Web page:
Drivers earning the median amount of revenue are getting 59 cents per mile driven, researchers said, but expenses take out 30 cents, meaning drivers turn a profit of 29 cents per mile, NPR reported.
In a statement to The Guardian, an Uber spokesman called the methodology and results "deeply flawed."
“We've reached out to the paper's authors to share our concerns and suggest ways we might work together to refine their approach,” the spokesman wrote.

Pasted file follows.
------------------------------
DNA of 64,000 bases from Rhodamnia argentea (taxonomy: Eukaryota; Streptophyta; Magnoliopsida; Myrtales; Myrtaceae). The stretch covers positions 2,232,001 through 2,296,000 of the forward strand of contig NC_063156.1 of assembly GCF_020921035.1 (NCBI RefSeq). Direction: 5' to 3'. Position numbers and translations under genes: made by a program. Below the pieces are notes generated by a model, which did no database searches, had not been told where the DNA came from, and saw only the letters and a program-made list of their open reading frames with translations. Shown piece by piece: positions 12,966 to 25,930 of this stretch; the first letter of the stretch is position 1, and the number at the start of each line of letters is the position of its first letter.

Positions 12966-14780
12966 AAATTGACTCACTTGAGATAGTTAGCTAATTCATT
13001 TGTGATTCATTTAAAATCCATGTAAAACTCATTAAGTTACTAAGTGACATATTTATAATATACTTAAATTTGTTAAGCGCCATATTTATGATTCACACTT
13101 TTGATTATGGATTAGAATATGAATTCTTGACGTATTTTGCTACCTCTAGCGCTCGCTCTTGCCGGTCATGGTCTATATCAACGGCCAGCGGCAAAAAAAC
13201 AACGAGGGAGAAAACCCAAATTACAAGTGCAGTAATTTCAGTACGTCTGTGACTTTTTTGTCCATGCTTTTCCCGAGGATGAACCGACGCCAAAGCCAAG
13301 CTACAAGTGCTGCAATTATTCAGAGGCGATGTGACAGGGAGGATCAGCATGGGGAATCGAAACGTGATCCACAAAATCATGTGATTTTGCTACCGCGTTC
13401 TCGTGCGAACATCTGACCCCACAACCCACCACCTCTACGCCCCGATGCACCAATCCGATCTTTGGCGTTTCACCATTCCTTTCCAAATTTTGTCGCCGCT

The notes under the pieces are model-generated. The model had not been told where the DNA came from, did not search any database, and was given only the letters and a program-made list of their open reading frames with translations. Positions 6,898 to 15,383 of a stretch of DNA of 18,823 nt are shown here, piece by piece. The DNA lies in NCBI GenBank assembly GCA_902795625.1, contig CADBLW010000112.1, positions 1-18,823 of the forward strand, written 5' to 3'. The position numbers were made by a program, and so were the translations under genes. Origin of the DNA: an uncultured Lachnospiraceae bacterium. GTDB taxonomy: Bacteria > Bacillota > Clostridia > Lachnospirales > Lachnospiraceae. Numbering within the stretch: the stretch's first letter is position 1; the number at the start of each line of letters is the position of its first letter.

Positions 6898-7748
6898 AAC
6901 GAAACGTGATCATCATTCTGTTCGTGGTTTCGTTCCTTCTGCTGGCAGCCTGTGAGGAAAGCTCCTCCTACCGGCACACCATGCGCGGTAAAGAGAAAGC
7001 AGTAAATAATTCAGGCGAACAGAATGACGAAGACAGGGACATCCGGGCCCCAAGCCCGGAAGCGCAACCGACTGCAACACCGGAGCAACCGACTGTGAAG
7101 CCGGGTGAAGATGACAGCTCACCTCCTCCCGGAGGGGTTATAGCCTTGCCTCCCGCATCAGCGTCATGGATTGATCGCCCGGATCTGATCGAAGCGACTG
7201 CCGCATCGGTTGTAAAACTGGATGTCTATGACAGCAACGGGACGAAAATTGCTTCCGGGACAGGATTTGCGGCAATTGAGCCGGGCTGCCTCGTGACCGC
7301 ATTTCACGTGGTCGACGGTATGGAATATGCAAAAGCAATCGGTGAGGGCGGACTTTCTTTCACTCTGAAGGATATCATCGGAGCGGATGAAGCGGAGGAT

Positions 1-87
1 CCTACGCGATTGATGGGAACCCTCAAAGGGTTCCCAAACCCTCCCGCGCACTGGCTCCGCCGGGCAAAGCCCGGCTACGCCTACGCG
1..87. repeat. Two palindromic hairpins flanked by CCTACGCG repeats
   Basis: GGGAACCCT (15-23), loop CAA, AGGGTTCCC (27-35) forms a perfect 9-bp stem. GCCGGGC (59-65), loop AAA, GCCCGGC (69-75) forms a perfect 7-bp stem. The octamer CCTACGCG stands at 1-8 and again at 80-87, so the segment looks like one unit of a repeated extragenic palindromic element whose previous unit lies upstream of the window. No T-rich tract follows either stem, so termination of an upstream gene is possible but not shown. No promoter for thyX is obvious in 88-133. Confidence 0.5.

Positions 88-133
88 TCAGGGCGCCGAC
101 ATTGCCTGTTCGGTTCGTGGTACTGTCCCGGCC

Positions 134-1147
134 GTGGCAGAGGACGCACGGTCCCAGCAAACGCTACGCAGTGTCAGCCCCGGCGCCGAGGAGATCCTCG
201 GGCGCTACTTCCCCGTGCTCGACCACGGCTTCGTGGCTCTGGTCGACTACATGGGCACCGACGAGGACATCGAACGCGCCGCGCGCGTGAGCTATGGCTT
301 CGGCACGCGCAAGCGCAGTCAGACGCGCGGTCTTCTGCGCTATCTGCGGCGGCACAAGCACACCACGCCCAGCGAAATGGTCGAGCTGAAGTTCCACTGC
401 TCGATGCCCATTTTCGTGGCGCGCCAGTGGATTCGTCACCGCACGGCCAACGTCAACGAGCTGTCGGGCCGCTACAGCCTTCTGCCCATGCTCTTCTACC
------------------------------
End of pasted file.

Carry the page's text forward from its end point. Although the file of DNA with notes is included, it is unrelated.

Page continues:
According to MIT researchers, 80 percent of drivers polled said they work less than 40 hours per week.
Uber and Lyft have "notoriously high" turnover rates among drivers, NPR reported, with only 4 percent of the drivers staying with Uber for at least a year.